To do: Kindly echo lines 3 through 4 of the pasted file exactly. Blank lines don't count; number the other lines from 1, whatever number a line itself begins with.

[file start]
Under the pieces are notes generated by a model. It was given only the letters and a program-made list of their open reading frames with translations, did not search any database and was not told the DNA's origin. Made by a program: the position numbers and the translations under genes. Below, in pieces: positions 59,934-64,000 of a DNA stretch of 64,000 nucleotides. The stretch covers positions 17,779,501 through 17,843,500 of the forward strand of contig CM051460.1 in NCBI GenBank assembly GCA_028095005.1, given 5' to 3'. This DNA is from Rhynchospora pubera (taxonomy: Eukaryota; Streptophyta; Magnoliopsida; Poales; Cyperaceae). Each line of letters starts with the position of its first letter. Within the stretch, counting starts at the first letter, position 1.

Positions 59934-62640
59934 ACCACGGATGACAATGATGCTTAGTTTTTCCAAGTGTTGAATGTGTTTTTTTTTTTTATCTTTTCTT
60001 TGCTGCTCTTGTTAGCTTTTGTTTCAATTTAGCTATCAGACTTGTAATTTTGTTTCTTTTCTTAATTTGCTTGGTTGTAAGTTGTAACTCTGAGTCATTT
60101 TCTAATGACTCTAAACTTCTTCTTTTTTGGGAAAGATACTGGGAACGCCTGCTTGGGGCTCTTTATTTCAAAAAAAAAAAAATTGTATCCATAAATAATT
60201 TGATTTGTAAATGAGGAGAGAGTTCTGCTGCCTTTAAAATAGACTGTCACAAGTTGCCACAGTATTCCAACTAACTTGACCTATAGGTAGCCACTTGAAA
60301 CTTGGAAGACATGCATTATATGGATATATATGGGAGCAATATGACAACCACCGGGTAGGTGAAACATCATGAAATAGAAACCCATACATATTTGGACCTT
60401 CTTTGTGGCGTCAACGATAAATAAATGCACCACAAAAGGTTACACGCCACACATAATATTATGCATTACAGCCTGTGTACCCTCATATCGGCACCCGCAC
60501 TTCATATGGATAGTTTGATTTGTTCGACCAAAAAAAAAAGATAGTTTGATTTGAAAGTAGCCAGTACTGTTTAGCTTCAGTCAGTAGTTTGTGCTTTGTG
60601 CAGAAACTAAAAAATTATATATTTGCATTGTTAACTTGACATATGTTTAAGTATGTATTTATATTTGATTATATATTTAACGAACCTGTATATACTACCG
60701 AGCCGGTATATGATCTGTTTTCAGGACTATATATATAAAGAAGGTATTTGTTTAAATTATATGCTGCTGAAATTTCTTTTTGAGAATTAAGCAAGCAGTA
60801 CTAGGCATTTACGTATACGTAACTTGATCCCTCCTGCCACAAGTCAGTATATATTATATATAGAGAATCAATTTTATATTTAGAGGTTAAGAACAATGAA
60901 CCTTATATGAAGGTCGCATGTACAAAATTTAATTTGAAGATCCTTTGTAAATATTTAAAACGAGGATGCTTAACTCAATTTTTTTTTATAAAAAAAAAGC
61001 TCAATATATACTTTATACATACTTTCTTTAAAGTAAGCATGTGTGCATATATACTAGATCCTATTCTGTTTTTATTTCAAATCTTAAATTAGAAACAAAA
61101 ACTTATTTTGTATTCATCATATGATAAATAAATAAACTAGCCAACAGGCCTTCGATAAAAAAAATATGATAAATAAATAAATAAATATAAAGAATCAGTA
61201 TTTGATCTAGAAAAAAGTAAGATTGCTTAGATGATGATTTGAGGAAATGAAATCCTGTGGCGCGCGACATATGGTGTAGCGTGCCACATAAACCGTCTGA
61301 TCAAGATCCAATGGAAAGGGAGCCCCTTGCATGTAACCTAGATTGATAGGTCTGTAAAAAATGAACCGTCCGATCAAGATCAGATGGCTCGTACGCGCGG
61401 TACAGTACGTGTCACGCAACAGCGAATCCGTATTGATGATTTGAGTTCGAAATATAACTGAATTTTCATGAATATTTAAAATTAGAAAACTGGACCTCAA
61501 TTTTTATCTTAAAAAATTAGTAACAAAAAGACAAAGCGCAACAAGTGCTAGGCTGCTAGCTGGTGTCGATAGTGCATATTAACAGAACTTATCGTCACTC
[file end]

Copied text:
59934 ACCACGGATGACAATGATGCTTAGTTTTTCCAAGTGTTGAATGTGTTTTTTTTTTTTATCTTTTCTT
60001 TGCTGCTCTTGTTAGCTTTTGTTTCAATTTAGCTATCAGACTTGTAATTTTGTTTCTTTTCTTAATTTGCTTGGTTGTAAGTTGTAACTCTGAGTCATTT